Retired NFL player shares struggle with mental illness
Chronicle - Tribune
Former Indianapolis Colts linebacker Keith O’Neil brought messages of both inspiration and hope to Marion on Tuesday.
O’Neil, who played on the 2007 Super Bowl winning Colts team, spoke about his struggle with mental illness at the Family Service Society’s 11th Annual Circle of Friends fundraiser event Tuesday afternoon at Indiana Wesleyan University’s Barnes Student Center and to student athletes at Marion High School.
O’Neil was diagnosed with bipolar disorder one in 2010 after dealing with the illness untreated for the majority of his life.
He told the crowd at the sold-out fundraiser from the ages of nine to 13 he was depressed and even suicidal.
“I remember looking at my parent’s medicine cabinet and wanting to take all the medicine,” O’Neil said. “Part of me wanted to die at that young age. It was scary.”
All throughout his youth and teenage years, O’Neil kept his struggle with the illness to himself mainly because the lows happened only sporadically.
“It’s hard to diagnose bipolar disorder in a young child,” O’Neil said. “I was just called a moody or lazy child.”
As he grew older and began pursuing his football career, O’Neil was faced with countless sleepless nights and days of anxiety.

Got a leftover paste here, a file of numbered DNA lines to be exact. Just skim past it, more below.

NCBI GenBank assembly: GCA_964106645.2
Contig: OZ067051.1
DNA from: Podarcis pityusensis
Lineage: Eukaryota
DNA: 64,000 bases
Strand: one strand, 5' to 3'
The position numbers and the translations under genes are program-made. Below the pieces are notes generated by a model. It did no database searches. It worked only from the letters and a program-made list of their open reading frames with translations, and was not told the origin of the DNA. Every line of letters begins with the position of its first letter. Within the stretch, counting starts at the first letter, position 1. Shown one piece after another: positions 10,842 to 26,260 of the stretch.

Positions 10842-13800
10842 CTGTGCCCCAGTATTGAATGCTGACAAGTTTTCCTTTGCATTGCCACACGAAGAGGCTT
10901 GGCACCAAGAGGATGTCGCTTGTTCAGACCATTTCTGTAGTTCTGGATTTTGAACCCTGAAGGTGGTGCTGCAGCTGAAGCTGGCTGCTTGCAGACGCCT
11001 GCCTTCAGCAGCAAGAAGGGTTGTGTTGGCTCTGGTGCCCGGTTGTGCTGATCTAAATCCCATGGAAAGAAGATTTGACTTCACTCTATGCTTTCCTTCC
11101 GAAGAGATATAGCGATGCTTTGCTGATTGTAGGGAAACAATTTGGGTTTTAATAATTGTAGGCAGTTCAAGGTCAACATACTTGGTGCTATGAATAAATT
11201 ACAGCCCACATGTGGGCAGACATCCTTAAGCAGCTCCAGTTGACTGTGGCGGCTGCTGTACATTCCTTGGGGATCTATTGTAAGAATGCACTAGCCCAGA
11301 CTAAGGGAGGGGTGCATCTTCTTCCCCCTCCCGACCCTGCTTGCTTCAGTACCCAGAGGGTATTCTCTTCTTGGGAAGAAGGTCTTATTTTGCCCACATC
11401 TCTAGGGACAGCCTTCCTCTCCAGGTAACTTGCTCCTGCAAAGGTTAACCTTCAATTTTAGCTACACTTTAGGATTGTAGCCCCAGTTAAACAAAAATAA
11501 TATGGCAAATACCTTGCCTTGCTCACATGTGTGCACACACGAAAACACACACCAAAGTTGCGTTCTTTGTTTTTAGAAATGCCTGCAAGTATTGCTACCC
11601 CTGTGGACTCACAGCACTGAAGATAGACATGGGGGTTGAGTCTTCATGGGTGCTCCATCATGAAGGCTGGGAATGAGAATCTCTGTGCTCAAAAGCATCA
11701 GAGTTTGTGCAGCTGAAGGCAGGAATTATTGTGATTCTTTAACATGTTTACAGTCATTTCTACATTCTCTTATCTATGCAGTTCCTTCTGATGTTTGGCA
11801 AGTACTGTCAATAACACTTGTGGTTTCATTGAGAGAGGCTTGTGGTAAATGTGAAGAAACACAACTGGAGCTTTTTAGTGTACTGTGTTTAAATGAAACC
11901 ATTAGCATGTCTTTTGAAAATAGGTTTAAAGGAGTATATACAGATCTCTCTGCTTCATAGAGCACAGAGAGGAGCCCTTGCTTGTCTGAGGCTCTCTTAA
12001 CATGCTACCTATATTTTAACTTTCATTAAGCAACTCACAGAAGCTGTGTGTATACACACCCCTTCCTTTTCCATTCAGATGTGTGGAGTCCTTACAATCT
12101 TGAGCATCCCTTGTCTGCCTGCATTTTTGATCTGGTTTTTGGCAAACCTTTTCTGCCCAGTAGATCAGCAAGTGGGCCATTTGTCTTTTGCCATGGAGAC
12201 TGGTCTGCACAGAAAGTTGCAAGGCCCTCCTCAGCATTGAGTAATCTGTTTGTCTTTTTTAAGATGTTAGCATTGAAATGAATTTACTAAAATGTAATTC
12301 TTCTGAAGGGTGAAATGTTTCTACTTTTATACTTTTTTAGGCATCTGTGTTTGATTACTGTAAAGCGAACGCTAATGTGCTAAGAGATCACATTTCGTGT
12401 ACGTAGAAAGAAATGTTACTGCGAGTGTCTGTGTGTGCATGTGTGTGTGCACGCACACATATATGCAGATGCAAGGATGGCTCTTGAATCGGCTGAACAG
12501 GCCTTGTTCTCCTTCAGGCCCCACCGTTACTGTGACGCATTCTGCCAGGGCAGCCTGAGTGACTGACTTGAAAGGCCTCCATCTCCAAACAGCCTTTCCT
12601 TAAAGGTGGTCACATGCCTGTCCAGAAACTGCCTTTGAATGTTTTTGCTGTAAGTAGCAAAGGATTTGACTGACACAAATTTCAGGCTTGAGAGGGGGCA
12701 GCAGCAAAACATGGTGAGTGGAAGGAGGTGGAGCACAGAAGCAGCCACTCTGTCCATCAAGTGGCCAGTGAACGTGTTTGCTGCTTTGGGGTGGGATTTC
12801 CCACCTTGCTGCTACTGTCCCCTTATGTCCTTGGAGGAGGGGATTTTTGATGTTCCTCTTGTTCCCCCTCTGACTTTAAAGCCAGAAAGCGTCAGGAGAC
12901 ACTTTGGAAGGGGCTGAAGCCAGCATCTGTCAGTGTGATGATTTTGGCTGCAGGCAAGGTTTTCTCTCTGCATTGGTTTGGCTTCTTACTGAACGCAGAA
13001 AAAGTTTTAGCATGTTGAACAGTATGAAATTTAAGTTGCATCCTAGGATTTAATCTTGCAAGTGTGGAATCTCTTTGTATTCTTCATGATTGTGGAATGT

His first stint in the NFL with the Dallas Cowboys ended in 2005. Soon after, he was signed by the Colts. With a new team and a new environment, O’Neil said he thought the struggle was over, but he soon learned it wasn’t going to be that easy.
The head coach for the Colts Tony Dungy made it a priority to get O’Neil help, paring O’Neil with a therapist.
For the meantime that seemed to work, O’Neil said. There were less sleepless nights, anxiety and when playing in the Super Bowl he said had never felt better.
But the Super Bowl game would be the last one O’Neil ever played. He retired from the game to focus on his mental health, starting the Fourth and Forever Foundation to help anyone affected by mental health issues. The illness still affects O’Neil today, but he said he’s currently in recovery.
“Sometimes I wish I didn’t have bipolar disorder, but I have made the most out of it,” he said. “I never thought I would get here with so many days with depression in the past.”
Lisa Dominisse, executive director of Family Service Society, said O’Neil’s message of perseverance and realization was one to admire and share.
“His story is important to share because it proves that a mental illness doesn’t have to ruin you,” she said. “His message was on point.”
Later in the day, O’Neil visited Marion High School to share his story with student athletes and tell them the importance of seeking help when needed from coaches and other adults.
“When you’re in high school, college or even the NFL, you can always ask for help,” O’Neil said.
Freshman James Bell said he found O’Neil’s speech and advice important.
“It was nice knowing that someone with a mental illness made it into the NFL,” Bell said. “It makes me feel like I can too.”
Marion High School Athletics Director Jamy Bechler said it’s important for athletes like O’Neil to tell other athletes admitting weakness is ok. He hoped students took what O’Neil said to heart.
“Athletes act tough and don’t want to admit weakness, but admitting weakness can become your biggest strength,” Bechler said.